Editorials

Acute compartment syndrome of the leg

BMJ 2002; 325 doi: http://dx.doi.org/10.1136/bmj.325.7364.557 (Published 14 September 2002) Cite this as: BMJ 2002;325:557

Fasciotomies must be performed early, but good surgical technique is important

  1. Michael F Pearse, consultant orthopaedic surgeon,
  2. Lorraine Harry, research fellow,
  3. Jagdeep Nanchahal, senior lecturer in plastic and reconstructive surgery (j.nanchahal@ic.ac.uk)
  1. Department of Musculoskeletal Surgery, Imperial College School of Medicine, Charing Cross Hospital Campus, London W6 8RF

    Acute limb compartment syndrome is a surgical emergency characterised by raised pressure in an unyielding osteofascial compartment. Sustained elevation of tissue pressure reduces capillary perfusion below a level necessary for tissue viability, and irreversible muscle and nerve damage may occur within hours. Causes include trauma, revascularisation procedures, burns, and exercise. Regardless of the cause, the increased intracompartmental pressure must be promptly decompressed by surgical fasciotomy. Missed diagnosis and late decompression are associated with significant morbidity due to irreversible ischaemic necrosis of the muscles and nerves in the compartment. Increased awareness of the syndrome and the advent of measurements of intracompartmental pressure have raised the possibility of early diagnosis and treatment. Recent publications have, however, highlighted some of the problems associated with measurements of intracompartmental pressure.1 2Furthermore, late or poorly performed fasciotomies may contribute to morbidity.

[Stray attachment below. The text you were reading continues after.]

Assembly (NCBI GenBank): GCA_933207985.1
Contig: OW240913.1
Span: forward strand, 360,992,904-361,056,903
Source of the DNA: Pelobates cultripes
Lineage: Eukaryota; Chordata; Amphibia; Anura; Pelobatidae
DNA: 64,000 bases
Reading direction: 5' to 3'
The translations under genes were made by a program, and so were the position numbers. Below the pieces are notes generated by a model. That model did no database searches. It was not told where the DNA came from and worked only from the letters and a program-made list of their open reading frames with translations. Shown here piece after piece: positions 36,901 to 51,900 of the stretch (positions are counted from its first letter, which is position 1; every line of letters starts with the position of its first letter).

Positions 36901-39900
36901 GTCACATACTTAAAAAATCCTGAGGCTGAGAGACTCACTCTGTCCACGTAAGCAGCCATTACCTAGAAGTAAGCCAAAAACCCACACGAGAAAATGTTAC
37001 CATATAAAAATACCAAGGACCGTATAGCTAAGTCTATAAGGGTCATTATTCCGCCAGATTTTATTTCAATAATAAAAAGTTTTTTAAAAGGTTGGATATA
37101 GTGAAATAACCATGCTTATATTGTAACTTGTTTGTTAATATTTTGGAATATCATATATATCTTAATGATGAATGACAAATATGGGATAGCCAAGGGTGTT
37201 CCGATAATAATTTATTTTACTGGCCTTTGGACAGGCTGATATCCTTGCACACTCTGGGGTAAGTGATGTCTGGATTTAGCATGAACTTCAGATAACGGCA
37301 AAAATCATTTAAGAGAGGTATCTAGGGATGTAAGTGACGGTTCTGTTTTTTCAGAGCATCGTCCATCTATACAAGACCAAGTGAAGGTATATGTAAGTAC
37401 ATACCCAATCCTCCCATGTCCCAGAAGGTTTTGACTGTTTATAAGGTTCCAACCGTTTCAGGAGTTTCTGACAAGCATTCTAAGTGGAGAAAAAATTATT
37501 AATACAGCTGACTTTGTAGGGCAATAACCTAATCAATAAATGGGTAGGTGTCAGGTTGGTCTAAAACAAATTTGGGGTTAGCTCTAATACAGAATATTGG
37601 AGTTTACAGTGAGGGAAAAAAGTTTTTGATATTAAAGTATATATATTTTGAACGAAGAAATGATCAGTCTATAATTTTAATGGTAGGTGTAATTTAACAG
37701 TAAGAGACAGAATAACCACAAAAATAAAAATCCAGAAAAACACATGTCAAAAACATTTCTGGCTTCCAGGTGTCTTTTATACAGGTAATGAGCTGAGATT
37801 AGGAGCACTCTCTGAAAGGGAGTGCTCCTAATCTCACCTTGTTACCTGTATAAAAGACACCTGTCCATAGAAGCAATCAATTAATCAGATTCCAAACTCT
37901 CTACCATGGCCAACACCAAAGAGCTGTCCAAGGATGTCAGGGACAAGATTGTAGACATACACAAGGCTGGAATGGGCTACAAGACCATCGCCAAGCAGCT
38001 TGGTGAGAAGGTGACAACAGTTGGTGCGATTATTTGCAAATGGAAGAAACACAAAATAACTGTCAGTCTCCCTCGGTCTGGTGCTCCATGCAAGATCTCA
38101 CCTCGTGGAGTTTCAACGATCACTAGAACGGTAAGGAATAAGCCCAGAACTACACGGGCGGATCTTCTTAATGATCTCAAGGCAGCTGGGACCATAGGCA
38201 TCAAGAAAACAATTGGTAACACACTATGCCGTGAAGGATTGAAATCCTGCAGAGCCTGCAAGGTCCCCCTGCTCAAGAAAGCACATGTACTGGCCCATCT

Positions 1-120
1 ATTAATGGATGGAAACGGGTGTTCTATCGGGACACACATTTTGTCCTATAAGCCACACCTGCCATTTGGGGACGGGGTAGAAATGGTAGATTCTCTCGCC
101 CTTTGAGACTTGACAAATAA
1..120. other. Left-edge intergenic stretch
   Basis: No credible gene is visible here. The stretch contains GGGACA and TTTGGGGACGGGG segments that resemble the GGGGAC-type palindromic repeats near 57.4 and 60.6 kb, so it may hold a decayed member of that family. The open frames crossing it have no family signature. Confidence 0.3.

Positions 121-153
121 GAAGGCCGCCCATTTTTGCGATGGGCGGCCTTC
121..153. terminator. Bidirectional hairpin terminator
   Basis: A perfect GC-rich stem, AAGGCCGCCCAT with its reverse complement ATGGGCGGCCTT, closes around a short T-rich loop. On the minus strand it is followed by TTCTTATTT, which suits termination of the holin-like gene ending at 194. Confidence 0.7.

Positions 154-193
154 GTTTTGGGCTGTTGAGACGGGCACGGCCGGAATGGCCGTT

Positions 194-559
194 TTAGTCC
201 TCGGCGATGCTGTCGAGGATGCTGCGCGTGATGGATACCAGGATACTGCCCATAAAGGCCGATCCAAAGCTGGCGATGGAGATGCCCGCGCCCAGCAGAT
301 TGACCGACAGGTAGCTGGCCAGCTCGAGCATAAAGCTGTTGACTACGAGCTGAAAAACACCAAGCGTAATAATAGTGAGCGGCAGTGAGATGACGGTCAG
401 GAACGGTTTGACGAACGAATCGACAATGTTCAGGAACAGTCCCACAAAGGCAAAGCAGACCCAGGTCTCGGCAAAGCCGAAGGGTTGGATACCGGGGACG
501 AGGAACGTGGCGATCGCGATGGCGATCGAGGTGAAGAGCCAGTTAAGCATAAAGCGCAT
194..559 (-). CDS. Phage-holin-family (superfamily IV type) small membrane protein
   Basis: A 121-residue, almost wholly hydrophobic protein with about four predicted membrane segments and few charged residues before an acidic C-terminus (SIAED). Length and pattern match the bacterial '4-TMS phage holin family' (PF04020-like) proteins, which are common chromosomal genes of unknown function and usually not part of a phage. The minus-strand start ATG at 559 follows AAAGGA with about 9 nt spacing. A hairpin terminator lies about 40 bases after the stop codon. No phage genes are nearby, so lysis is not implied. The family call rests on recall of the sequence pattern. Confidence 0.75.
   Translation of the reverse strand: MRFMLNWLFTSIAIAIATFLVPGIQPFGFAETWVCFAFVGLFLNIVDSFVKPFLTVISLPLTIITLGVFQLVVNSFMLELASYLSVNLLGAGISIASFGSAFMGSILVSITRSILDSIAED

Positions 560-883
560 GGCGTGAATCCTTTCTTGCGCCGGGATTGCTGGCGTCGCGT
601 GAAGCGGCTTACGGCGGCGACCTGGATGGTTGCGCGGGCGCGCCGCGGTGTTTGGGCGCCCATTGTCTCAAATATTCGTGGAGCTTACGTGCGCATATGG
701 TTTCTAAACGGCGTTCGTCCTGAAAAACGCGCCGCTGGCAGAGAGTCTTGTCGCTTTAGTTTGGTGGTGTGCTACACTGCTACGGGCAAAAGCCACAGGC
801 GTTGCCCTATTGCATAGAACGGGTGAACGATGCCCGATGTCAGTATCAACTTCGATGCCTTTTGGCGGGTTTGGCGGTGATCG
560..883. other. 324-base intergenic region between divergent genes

The essential clinical feature of compartment syndrome in conscious patients is severe pain out of proportion to the injury, aggravated by passive muscle stretch. …

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